A lecturer (lecher?) commits an ethical crime at his university and is sanctioned by it. He is, we assume, a White, although I don’t think this is ever spelled out. He refuses to admit his guilt but ‘goes into laager’ (as a South African would say), staying on his daughter’s isolated farm where she lives a rather idealistic 1960’s-ish lifestyle (VW Kombi included). While she looks after him, they no longer see eye to eye. She seems to see supine acceptance and resignation as the only way to survive in the new South Africa where Blacks have the power, at least partly as penance for the apartheid that was inflicted on them, and despite her terrible suffering seems more likely to get along in the new world than her fossil father.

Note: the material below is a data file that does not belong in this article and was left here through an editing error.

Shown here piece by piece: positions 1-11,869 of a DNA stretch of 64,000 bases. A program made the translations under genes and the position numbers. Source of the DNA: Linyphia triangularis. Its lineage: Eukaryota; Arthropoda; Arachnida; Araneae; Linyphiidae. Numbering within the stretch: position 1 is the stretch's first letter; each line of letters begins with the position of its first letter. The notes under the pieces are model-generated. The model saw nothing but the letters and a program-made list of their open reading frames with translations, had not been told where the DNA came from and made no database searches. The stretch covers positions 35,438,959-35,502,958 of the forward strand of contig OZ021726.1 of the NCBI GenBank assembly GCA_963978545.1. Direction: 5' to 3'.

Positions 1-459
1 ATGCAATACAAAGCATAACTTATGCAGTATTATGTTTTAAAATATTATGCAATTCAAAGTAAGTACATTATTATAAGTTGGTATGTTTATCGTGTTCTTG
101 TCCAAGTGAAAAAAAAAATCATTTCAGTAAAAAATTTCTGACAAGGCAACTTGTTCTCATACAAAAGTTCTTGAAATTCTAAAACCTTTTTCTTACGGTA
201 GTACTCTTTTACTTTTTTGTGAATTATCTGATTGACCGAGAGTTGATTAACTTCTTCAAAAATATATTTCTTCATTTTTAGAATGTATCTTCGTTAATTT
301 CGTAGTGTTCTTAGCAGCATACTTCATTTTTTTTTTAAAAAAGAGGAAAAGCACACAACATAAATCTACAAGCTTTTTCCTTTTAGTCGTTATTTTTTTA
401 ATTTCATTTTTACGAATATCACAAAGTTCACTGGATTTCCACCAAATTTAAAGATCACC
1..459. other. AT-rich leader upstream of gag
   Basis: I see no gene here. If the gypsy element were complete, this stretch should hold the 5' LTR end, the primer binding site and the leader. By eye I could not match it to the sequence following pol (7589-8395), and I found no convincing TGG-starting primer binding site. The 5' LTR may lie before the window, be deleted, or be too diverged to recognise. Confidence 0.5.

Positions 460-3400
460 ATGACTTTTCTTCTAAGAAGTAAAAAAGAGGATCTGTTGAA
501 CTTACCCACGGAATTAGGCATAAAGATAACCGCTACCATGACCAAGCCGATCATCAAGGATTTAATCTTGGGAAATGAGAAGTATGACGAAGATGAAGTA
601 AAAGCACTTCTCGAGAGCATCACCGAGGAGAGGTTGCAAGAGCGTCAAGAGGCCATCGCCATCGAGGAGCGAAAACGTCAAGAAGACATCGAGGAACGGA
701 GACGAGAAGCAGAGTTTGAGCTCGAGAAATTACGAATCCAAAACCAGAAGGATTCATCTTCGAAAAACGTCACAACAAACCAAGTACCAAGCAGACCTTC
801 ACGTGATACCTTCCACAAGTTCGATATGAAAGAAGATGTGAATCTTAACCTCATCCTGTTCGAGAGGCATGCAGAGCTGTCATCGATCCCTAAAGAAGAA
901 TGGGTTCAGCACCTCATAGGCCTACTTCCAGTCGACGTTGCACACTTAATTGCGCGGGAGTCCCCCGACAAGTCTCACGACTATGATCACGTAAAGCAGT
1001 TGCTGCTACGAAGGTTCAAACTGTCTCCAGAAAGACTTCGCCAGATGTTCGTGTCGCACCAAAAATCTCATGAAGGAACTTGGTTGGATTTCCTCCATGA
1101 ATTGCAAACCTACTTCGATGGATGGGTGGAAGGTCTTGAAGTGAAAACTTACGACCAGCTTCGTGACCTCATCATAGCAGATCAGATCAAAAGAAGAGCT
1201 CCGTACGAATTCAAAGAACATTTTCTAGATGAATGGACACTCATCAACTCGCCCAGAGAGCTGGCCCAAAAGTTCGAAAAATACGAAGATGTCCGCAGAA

“’Aren’t you nervous by yourself?’
Lucy shrugs. ‘There are the dogs. Dogs still mean something. The more dogs, the more deterrence. Anyhow, if there were to be a break-in, I don’t see that two people would be better than one.’
‘That’s very philosophical.’
‘Yes. When all else fails, philosophise.’”
There are two parts to the story. In the first, set in the city, he is in his own world and in control (or so he thinks). In the second, out on the farm, everything is out of his control, the Blacks are taking over, and he is incapable of understanding them. His daughter, on the other hand, is full of forbearance and fortitude, and can adapt to the changing circumstances (which isn’t to say that she isn’t traumatised by them).
The characters brilliantly symbolise the changing face of this fraught land. This is a simply written but insightful novel by a truly great writer.
COETZEE, J. M. (1940 – ), Disgrace, London, Vintage, 2008 (originally published 1999), ISBN 978-0-099-52683-4